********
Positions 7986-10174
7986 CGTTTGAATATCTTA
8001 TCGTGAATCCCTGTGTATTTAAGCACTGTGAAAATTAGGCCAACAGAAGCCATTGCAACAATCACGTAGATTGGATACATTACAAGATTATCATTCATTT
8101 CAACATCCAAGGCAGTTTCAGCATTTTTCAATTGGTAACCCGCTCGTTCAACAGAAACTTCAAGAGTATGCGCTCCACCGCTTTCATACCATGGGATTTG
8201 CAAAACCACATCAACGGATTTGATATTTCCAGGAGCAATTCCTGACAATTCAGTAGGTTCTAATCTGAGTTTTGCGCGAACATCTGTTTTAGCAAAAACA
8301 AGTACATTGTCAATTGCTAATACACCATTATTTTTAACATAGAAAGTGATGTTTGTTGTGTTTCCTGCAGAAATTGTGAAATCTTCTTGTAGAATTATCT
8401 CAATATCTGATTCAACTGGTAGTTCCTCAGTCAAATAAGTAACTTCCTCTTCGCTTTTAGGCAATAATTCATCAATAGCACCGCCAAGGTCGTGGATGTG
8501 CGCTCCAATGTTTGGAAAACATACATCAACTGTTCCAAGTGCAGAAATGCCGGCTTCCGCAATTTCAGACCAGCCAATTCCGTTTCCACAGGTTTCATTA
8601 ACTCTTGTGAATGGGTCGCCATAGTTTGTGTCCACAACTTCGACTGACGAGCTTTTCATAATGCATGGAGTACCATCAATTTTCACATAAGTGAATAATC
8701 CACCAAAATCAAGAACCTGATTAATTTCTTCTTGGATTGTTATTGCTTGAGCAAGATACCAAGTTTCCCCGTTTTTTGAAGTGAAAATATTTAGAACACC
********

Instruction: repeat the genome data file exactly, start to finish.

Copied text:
Positions 7986-10174
7986 CGTTTGAATATCTTA
8001 TCGTGAATCCCTGTGTATTTAAGCACTGTGAAAATTAGGCCAACAGAAGCCATTGCAACAATCACGTAGATTGGATACATTACAAGATTATCATTCATTT
8101 CAACATCCAAGGCAGTTTCAGCATTTTTCAATTGGTAACCCGCTCGTTCAACAGAAACTTCAAGAGTATGCGCTCCACCGCTTTCATACCATGGGATTTG
8201 CAAAACCACATCAACGGATTTGATATTTCCAGGAGCAATTCCTGACAATTCAGTAGGTTCTAATCTGAGTTTTGCGCGAACATCTGTTTTAGCAAAAACA
8301 AGTACATTGTCAATTGCTAATACACCATTATTTTTAACATAGAAAGTGATGTTTGTTGTGTTTCCTGCAGAAATTGTGAAATCTTCTTGTAGAATTATCT
8401 CAATATCTGATTCAACTGGTAGTTCCTCAGTCAAATAAGTAACTTCCTCTTCGCTTTTAGGCAATAATTCATCAATAGCACCGCCAAGGTCGTGGATGTG
8501 CGCTCCAATGTTTGGAAAACATACATCAACTGTTCCAAGTGCAGAAATGCCGGCTTCCGCAATTTCAGACCAGCCAATTCCGTTTCCACAGGTTTCATTA
8601 ACTCTTGTGAATGGGTCGCCATAGTTTGTGTCCACAACTTCGACTGACGAGCTTTTCATAATGCATGGAGTACCATCAATTTTCACATAAGTGAATAATC
8701 CACCAAAATCAAGAACCTGATTAATTTCTTCTTGGATTGTTATTGCTTGAGCAAGATACCAAGTTTCCCCGTTTTTTGAAGTGAAAATATTTAGAACACC